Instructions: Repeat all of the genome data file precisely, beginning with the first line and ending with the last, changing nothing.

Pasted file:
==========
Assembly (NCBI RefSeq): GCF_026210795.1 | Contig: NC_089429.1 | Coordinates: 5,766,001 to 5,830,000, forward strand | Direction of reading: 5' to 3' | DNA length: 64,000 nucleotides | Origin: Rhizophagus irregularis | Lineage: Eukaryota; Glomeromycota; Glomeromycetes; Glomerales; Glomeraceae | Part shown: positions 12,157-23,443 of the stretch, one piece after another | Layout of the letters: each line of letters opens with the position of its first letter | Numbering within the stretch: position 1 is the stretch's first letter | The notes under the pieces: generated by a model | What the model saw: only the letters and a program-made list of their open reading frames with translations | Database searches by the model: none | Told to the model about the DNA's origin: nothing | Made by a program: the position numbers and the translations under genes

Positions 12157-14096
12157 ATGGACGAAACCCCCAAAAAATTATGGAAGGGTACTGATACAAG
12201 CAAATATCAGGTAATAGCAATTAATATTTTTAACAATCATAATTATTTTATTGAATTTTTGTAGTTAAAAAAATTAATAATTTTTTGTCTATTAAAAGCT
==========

Assembly (NCBI RefSeq): GCF_026210795.1 | Contig: NC_089429.1 | Coordinates: 5,766,001 to 5,830,000, forward strand | Direction of reading: 5' to 3' | DNA length: 64,000 nucleotides | Origin: Rhizophagus irregularis | Lineage: Eukaryota; Glomeromycota; Glomeromycetes; Glomerales; Glomeraceae | Part shown: positions 12,157-23,443 of the stretch, one piece after another | Layout of the letters: each line of letters opens with the position of its first letter | Numbering within the stretch: position 1 is the stretch's first letter | The notes under the pieces: generated by a model | What the model saw: only the letters and a program-made list of their open reading frames with translations | Database searches by the model: none | Told to the model about the DNA's origin: nothing | Made by a program: the position numbers and the translations under genes

Positions 12157-14096
12157 ATGGACGAAACCCCCAAAAAATTATGGAAGGGTACTGATACAAG
12201 CAAATATCAGGTAATAGCAATTAATATTTTTAACAATCATAATTATTTTATTGAATTTTTGTAGTTAAAAAAATTAATAATTTTTTGTCTATTAAAAGCT